Have you been looking at Komondor puppies and wondering if this dog is your new forever friend? These dogs are great in the right home, but there’s a lot to bear in mind when taking on any new breed.
Here’s a rundown of everything you need to know about these dogs.
Where to Get Komondor Puppies
The Komondor is a pretty popular breed, which means you’re not likely to see one in shelters. You can, of course, always look around though. If you’re happy with a mixed dog or one similar to the Komondor, you might have more luck adopting. Otherwise, you’ll be looking at a breeder. Freya…
Breeders are great when they’re ethical. You should make sure your breeder has a spay/neuter contract in place, health-tested parents, and AKC papers. As well as that, they should be willing to answer any and all questions, and even Facetime with the puppies to ensure they aren’t a scam.
If you’ve found a puppy for a low price but the breeder seems shady, walk away. Backyard breeders will sell you puppies that aren’t healthy or socialized. It’s important not to support these businesses, as that’s how they’re able to create more dogs who are sick and unhappy.
The Komondor is nothing if not a distinct breed of dog! It has long corded white coat which is most unusual in dogs, and needs quite specific care. It’s a big dog, so be aware of that!
A Komondor is going to be very loyal to their family. They’ll usually do well with other dogs — as long as introduced carefully and slowly — and will be good with children in the family too. They truly love their family but, as they were bred to be guard dogs, they can be wary of strangers. Make sure to socialize them lots.
They’re not really velcro pups — they tend to be independent. This can make training them a bit of a challenge, as they usually have their own minds! It’s best to have a fenced-in yard for this dog, as they will roam otherwise and don’t have very reliable recall. Skybluefarm…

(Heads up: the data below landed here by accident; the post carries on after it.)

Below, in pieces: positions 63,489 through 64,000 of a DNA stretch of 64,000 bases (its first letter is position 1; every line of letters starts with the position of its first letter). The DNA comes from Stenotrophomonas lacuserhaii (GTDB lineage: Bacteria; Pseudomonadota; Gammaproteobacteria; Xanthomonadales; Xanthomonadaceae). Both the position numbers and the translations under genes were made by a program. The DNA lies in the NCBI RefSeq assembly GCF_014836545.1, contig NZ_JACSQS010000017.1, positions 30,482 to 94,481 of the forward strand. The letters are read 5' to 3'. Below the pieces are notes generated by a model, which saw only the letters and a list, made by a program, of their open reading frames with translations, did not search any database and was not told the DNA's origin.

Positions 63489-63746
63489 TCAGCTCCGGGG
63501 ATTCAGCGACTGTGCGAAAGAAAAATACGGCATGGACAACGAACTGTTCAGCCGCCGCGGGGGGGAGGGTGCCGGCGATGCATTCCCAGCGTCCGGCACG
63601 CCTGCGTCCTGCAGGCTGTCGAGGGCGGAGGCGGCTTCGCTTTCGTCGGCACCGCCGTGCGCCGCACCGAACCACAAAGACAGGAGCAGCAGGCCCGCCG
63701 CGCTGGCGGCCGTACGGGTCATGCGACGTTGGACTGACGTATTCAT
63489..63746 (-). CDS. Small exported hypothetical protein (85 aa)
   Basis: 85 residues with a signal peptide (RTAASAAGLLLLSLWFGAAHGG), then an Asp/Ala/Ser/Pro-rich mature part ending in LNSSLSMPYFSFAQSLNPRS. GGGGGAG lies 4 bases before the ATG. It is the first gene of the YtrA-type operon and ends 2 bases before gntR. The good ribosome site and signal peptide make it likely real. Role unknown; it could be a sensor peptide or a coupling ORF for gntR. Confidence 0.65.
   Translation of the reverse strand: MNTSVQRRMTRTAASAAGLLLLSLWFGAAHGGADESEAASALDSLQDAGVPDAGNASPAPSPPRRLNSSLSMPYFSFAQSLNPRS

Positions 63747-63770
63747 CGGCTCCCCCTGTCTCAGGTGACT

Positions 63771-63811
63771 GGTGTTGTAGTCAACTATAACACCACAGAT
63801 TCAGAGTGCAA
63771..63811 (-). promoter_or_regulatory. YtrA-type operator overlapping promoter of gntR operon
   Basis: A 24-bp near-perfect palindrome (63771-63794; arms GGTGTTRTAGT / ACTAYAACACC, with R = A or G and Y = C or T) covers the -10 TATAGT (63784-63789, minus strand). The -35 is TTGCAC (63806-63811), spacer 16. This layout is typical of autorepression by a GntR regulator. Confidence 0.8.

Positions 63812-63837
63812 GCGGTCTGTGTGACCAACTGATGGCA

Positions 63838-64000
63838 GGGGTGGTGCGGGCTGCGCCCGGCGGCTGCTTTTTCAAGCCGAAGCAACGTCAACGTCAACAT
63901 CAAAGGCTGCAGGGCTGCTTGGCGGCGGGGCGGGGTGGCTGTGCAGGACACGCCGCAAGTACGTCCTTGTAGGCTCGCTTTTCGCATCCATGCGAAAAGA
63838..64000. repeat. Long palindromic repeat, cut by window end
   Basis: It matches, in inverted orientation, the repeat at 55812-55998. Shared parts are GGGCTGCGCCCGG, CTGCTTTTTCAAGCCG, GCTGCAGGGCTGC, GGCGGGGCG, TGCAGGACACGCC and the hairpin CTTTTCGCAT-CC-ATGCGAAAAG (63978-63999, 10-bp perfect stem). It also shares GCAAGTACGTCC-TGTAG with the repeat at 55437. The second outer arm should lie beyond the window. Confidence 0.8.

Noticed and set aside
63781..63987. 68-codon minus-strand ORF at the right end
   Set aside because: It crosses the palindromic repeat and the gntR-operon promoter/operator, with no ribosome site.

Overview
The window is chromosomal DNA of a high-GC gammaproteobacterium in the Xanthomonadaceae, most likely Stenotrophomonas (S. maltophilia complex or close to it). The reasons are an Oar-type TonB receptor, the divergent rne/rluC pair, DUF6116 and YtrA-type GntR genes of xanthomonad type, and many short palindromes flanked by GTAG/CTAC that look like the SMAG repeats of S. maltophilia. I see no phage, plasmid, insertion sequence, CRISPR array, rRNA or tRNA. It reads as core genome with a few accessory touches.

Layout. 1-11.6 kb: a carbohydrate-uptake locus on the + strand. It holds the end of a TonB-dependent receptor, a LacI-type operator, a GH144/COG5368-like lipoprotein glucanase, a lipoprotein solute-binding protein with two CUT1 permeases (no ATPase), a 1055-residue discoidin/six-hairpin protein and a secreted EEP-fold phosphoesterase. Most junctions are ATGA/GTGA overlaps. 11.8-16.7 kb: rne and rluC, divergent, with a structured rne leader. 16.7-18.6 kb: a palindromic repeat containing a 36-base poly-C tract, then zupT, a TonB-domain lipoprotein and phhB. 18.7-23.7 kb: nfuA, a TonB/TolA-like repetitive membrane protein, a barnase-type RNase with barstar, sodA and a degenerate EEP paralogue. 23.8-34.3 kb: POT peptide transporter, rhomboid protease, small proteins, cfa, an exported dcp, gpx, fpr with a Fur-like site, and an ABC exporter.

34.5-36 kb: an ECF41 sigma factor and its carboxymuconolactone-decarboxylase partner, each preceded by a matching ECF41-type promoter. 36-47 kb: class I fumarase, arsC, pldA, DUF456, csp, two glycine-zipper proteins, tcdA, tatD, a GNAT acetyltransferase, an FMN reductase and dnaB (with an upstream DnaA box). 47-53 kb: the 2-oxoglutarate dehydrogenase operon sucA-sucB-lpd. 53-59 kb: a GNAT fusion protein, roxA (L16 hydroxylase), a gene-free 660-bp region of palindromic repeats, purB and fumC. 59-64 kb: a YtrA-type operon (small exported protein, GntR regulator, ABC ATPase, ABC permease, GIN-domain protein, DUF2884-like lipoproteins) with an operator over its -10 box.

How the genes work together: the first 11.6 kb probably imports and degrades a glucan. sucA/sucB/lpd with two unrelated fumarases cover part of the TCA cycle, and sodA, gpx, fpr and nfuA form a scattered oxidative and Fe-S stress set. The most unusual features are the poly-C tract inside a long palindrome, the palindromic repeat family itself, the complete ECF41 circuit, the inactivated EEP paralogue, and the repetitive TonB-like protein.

Komondor Puppies Veterinary Needs
Komondor puppies are among the healthier breeds, but they can be prone to hip dysplasia and some eye issues. You should make sure the parents are health-tested if buying from a breeder to prevent them from inheriting this, and visit a vet if you notice anything out of the ordinary.
Otherwise, you can expect the same needs as any other dog would have.
Firstly, you need to get them their puppy shots (if you get the dog as a puppy). This is a series of three or four that protects them from parvovirus, distemper, etc. Keep them away from other dogs and places others dogs have walked until they have them, as they can be picked up off the ground. At the end, they can get their rabies shot. Kodak…
They’ll usually need a preventative vet visit once a year where they’ll get their booster shots and be checked for parasites and other issues. You should also give them monthly flea and heartworm prevention meds.
You may have heard owners discuss — or argue about — whether kibble or raw food is best for your dog.
Kibble is, undeniably, the convenient option and usually the cheapest too. Although some will say raw food is healthier, kibble can be perfectly healthy if you pick a good brand. It’s true that many brands are full of more fillers than nutrients, and this can be detrimental over time to the health of your dog. However, if you do your research and ask your vet’s advice, you’ll find that your dog can do great on this food. Danablue…
Raw food is also fine, but you should ask the advice of an expert or have a dog nutritionist prepare the meals. Many subscription services will do this. It’s expensive, but your dog is an omnivore, and you may fail to meet their dietary needs if you don’t do your research.
Unless absolutely vital, you should avoid grain-free food, which has been linked to heart disease in dogs over time.
The Komondor’s grooming needs can be a little complex. They don’t need brushing, per se, but they do need coat maintenance. The best thing to do, aside from research, is to take them to a groomer frequently to keep up with their coat.
Make sure you clean their ears and teeth regularly too. Kodak…
The main last thing you need to remember is to take care of their nails. Trim or file their nails often (how often depends on the dog, but a good rule of thumb is when they start to tap on the floor). Some dogs hate this process, but that’s okay! Have patience and plenty of high-value treats on hand (chicken works great) to get them accustomed to the process.